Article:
Bridging the Social Media Ocean

When I chose to go back to Grad School at the UW  in 2004, I made a conscious decision that after I graduated, I would say “Yes” to every opportunity to learn more that would ever be thrown at me.

In the first few years, saying “Yes” meant speaking at the Undergraduate Marketing Club or Young Entrepreneurs Club, or meeting with VCIC students. That evolved into judging the UW Business Plan Competition, taking on interns for projects and guest lecturing from time to time. Before I knew it, I was teaching  real classes, trying to implement the parts of business school I benefited from the most as a student, while shedding the parts that I saw no value in.

And so here we are today. I just finished up the first part of  the two days I have the privilege to spend working with MBA students visiting the UW from Lucerne University in Switzerland. I wish someone would have asked 4 years ago if I ever thought I’d be teaching students who live 8,000 miles away. I wonder what m response would have been.

My discussions with them today reminded me about something I think proud Seattleites often forget. Namely, there are way more people in the world that don’t share the every aspect of the Northwest’s rain driven, liberal thinking, social media embracing, technology-centric, environmentally-maniacal, privacy shunning state of mind.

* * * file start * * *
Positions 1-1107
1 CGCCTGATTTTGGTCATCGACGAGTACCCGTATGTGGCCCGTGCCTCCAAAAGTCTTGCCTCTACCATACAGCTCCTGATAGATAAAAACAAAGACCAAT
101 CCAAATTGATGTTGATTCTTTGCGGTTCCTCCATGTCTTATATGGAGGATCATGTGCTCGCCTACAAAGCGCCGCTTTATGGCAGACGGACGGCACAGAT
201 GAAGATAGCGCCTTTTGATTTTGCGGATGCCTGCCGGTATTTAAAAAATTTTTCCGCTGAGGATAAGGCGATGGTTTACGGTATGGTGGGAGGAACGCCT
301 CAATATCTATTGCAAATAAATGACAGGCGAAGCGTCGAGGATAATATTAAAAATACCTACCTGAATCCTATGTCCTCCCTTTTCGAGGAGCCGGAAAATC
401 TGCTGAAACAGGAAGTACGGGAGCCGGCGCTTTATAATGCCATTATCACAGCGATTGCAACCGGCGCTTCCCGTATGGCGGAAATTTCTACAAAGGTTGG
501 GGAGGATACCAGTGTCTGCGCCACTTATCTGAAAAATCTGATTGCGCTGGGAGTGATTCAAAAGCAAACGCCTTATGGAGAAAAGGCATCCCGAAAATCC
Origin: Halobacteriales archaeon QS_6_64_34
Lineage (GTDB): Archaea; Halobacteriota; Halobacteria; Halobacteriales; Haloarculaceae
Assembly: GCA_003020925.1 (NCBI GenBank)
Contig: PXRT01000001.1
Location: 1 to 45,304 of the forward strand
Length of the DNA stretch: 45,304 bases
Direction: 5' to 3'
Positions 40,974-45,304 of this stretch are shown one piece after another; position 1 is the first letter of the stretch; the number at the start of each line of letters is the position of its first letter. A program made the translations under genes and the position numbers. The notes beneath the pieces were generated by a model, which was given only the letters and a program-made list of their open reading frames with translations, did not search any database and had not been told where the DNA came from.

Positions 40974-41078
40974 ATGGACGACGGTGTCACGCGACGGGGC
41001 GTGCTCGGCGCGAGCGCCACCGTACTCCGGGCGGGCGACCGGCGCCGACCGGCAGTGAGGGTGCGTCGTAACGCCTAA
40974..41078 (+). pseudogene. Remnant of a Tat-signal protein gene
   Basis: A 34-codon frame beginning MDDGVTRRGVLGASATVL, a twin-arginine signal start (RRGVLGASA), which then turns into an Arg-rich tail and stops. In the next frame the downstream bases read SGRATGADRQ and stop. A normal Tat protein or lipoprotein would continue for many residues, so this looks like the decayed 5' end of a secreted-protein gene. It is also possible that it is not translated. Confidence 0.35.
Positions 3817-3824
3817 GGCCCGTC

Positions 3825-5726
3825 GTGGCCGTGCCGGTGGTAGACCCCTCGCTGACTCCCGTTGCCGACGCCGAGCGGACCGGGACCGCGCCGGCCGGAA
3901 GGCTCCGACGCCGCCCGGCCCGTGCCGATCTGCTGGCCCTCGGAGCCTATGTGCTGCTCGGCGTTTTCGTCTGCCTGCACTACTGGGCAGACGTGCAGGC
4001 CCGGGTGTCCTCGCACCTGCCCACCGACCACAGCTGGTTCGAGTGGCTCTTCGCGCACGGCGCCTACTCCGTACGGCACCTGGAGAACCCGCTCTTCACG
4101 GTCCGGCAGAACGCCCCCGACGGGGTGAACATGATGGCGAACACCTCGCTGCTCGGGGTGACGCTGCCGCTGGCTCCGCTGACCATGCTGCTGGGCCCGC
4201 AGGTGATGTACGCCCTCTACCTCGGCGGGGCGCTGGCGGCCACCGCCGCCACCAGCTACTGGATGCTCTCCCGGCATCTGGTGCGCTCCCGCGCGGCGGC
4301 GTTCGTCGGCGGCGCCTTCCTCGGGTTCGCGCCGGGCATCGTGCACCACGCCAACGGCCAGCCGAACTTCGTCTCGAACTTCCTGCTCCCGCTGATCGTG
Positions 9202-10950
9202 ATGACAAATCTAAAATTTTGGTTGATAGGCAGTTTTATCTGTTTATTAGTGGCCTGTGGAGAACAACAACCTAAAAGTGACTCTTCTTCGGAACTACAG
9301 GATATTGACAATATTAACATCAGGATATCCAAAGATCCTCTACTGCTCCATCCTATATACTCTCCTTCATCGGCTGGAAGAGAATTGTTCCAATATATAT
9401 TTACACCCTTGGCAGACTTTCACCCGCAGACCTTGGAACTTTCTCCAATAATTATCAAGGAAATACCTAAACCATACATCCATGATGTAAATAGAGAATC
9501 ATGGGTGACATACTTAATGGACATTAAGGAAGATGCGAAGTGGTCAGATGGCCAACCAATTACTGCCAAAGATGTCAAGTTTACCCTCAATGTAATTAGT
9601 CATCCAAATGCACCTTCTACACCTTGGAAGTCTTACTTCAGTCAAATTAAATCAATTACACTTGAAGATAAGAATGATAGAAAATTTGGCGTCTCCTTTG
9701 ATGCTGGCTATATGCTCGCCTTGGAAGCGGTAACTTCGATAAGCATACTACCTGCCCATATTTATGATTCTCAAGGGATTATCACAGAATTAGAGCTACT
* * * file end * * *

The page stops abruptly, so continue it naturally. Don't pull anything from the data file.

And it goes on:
For example, other countries haven’t necessarily adopted the idea that every ham sandwich we eat should get its own Instagram photo, or why we would want our boss to know what articles we are reading.  The idea of building personal blogs to gratify our egos and promote our social importance isn’t necessarily a worldwide phenomenon yet.

But what is important is that globally, smart people want to learn more. Whether we are American, Swiss, German, Japanese, Korean, etc… there are people who want to understand how others think. They may not understand why, and they may not want to emulate it, but they want to understand the “how.” And the more people we have around the world who want to learn about how other cultures act, work, play and live, the better chance we have at finding a common ground.

Moral of the story: Always say yes to anything you can learn from.  You’ll never regret it.

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